Ministers have set out details of a review of the murder laws in England and Wales - which could see changes in the legal definition of offences.
Lord Woolf backs the Home Office review of murder sentencing
The Home Office announced the review last October. It is the first major reassessment of the laws in 50 years.
Stating its terms, Home Office minister Fiona MacTaggart said: "It is vital that the law on murder makes sense."
Currently all those convicted of murder must receive a life sentence but judges recommend a minimum term or "tariff".
Ms MacTaggart said the government remained committed to retaining mandatory life sentences.
"Murder is the most serious crime and it is essential that the law reflects this."
But she added: "The review will look at the overall framework of murder to ensure that the government provides coherent and clear offences which protect the public and enable those convicted to be appropriately punished."
"It is vital that the law on murder makes sense and people clearly understand it."
Other elements of murder, including the issue of provocation, will also be considered in the Home Office-led review. Raising the defence of provocation, for example due to infidelity, can allow defendants to plead manslaughter instead of murder.
It will also look at the level of force allowed to defend property.
Law Commission review
The decision to hold a review followed research from the independent Law Commission, which advises ministers on changes to the law, in August.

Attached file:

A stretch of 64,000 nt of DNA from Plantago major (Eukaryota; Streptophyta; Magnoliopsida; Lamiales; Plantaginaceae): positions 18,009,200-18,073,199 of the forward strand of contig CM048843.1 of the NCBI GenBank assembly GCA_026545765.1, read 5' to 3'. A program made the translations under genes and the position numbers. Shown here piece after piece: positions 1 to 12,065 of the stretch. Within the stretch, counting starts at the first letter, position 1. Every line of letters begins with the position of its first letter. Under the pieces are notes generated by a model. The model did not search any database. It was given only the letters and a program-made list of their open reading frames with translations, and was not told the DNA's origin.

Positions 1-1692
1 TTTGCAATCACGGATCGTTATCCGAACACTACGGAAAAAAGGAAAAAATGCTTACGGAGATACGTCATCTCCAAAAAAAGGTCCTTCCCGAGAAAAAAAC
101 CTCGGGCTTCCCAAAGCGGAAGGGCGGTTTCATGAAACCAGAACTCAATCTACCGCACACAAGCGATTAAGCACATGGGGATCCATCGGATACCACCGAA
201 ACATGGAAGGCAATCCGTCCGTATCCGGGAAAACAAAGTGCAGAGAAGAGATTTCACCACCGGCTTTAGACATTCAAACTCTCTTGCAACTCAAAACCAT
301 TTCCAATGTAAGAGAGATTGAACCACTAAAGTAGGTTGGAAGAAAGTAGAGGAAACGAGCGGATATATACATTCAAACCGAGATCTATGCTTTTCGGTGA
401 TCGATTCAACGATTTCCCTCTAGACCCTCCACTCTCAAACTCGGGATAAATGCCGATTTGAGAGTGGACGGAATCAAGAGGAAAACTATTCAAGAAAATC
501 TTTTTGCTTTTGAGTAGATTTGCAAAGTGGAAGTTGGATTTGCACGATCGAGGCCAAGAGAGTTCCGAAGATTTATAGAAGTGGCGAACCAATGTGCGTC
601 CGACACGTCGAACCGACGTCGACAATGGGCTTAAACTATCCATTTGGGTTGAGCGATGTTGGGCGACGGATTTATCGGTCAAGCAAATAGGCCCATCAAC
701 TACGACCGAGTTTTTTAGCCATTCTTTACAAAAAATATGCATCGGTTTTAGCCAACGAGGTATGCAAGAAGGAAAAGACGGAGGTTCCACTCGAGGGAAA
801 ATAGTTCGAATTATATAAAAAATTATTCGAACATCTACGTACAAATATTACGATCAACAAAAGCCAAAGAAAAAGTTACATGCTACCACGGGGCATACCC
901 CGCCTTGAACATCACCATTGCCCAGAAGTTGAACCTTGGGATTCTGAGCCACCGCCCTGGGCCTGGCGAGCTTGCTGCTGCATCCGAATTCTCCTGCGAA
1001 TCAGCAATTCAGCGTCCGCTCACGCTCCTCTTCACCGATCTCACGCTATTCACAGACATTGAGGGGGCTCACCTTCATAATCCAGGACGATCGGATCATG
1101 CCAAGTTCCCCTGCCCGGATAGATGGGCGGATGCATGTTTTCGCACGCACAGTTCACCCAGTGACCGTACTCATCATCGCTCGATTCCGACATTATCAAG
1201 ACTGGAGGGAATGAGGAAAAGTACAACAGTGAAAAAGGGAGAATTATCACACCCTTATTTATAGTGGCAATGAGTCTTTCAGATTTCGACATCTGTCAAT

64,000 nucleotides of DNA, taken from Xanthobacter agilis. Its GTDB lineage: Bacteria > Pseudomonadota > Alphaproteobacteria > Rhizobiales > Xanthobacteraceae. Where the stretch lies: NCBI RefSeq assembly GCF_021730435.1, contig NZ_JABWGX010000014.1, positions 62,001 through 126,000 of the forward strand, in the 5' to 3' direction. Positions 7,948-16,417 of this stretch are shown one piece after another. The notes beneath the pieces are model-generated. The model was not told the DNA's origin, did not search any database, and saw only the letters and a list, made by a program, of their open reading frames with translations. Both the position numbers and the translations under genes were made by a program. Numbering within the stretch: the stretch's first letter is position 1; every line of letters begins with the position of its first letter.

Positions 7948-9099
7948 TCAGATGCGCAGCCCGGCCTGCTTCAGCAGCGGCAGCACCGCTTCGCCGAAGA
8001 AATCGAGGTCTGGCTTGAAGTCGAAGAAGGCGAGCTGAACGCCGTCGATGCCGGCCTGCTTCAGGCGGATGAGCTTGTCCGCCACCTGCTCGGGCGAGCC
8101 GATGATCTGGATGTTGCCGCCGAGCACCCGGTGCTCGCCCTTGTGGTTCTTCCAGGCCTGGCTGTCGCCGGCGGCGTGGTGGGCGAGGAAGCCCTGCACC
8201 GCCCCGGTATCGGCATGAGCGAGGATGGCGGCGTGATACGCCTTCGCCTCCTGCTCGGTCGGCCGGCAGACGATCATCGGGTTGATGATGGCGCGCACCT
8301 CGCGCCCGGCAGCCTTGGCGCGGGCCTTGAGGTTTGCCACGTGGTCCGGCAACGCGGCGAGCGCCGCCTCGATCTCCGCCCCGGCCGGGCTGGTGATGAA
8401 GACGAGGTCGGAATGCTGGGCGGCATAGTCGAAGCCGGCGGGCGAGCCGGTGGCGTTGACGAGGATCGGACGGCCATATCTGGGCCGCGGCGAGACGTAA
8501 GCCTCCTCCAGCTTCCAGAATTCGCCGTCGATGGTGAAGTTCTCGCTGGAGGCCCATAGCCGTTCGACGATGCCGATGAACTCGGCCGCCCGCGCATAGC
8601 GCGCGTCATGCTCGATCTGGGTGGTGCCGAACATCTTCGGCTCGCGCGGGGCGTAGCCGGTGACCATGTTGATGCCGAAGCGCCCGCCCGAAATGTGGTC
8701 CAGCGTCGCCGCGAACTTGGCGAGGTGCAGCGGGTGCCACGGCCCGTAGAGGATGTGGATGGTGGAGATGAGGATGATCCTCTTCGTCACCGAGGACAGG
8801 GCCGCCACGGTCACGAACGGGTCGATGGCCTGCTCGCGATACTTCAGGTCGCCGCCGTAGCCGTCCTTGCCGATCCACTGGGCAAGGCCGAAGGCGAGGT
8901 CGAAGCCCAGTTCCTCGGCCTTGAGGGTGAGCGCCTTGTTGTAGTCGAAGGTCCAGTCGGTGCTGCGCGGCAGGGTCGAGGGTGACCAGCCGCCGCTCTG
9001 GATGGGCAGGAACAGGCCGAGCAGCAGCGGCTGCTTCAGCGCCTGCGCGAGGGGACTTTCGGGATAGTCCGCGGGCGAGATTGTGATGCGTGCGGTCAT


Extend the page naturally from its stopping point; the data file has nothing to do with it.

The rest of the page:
The research said that legislation governing murder was "a mess".
It revealed that 64 respondents out of 146 - including 21 judges - believed a mandatory life sentence for every case of murder was "indefensible and should cease".
Ken Macdonald QC, the Director of Public Prosecutions, has backed the introduction of a system that recognises degrees of homicide.
Under the current tariff system, people convicted of "mercy killings" tend to receive lower recommended terms than those who have killed a random stranger, for example.
In May, the most senior judge in England and Wales, Lord Woolf, said he opposed Parliament passing laws that forced judges to impose particular sentences.
He supported the Home Office's decision to launch a review, saying: "I'm not in favour of mandatory sentences full stop."
The Criminal Justice Act 2003, which applies to offences committed from 4 April this year, requires courts to impose mandatory sentences on any of 155 offences under certain circumstances.
The review is also expected to look at the level of force householders can use to defend their property.
It is the first major reassessment of the murder laws since the Royal Commission on Capital Punishment from 1949 to 1953, which led to the Homicide Act in 1957.
The review will be independent of ministers and is expected to last 18 months.